The short-term impacts of this trauma
Milestone One: Outline of Case Analysis – Needs
A. Assess the impact of physical trauma on the children and family.
i. What are the short-term impacts of this trauma? The short-term impacts of physical trauma include the natural response of the body to trauma whereby a child experiences an increase of the heart rate, stress hormones, and blood pressure (Evers et al., 2016). Additionally, a child may suffer various changes in behavior which include the feelings of sadness and anger, the loss of interest in most of the activities that the child typically enjoys, and the experience of new fears and nightmares.
ii. What are the long-term impacts of this trauma? children can also result in negative long-term concerns that can result in medical and psychological deficiencies. Physical trauma can bring about neurobiological changes in a person that can cause changes in the brain functioning which are responsible for physical and cognitive functioning (Dye, 2018).
iii. How do the impacts differ? These impacts differ from each other as the short-term impacts affect the child only for a period after which he or she returns to the normal self. Alternatively, the long-term impacts have significant effects on the brain development and physical functioning of a child.
iv. How are they similar? They have some similarities that are linked to them. Both the short-term and long-term impacts can affect the overall performance of a child and make it difficult for them to build meaningful relationships.
B. Discuss the needs that are present due to the physical trauma on the children and family.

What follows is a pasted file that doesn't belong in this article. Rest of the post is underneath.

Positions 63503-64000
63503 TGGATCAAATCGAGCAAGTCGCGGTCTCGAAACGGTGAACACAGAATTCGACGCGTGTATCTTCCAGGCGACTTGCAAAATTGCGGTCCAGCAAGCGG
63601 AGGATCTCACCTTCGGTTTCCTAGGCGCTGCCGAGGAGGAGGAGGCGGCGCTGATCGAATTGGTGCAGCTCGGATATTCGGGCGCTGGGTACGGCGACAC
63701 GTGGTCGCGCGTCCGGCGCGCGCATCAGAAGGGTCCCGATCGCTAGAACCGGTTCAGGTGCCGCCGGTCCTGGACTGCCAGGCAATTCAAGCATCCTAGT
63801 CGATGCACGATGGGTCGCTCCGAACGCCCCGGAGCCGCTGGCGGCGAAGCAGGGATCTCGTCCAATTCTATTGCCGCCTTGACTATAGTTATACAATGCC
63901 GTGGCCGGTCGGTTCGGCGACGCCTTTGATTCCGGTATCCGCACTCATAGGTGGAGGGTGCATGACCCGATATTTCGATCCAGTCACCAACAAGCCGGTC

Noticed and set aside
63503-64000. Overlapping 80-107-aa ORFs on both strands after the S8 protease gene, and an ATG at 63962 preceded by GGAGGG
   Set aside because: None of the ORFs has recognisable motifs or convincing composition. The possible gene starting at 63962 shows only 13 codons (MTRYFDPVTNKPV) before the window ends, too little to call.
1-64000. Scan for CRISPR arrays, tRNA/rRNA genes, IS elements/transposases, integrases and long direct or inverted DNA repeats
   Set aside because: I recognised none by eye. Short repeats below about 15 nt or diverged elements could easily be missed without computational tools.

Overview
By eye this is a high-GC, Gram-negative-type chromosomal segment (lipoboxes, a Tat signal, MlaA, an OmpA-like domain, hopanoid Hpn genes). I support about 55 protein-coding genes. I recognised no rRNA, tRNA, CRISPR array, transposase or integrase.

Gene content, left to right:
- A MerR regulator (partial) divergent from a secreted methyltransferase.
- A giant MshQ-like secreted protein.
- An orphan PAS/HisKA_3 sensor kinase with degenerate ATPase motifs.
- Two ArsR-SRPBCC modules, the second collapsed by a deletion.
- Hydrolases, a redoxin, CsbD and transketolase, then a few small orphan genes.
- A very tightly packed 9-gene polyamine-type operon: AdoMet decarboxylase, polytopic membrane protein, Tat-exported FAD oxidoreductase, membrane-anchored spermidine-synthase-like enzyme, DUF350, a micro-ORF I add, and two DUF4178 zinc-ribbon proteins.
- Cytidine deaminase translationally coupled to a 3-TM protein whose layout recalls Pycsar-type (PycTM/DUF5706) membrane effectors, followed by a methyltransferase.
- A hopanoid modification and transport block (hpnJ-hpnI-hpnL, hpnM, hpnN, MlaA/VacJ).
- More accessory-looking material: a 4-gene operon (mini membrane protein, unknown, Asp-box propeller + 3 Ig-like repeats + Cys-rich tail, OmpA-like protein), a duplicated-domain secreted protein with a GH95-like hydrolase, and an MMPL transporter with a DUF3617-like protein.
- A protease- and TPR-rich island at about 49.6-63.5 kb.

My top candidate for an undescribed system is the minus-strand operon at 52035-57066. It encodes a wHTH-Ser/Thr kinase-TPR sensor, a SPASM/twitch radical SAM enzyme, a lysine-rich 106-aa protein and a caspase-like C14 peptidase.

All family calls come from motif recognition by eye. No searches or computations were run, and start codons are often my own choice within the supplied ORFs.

i. How are these needs trauma-related? Children need to communicate their experience with family or people close to them and spend time with other people in their life. These needs are trauma-related as they help the affected children to avoid being withdrawn from others (Evers et al., 2016). Also, these needs are vital in helping the persons to know that they are not alone in such situations as other people support them.
ii. How are the needs different for short- and long-term trauma? These needs, however, are different for short and long-term trauma as the short-term trauma needs are there to help children get through the experience while long-term needs serve to help their psychological development.
iii. How are they similar? They are similar though as they all serve to offer psychological help and treatment to the affected individuals. Additionally, all these needs strive to help the children affected by physical trauma to return to the baseline functioning from the psychological problems caused by their exposure.
C. Assess the impact of psychological trauma on the children and family.
i. What are the short-term impacts of this trauma? The short-term effects of psychological trauma include physical symptoms like stomach aches and headaches. Another effect is preoccupation which results from the need to forget about the experience.
ii. What are the long-term impacts of this trauma? The long-term impacts include continued obsession with the event that affects the normal routine of the individual. Additionally, aggressive behavior and emotional outbursts are also part of the long-term impacts of psychological trauma on children.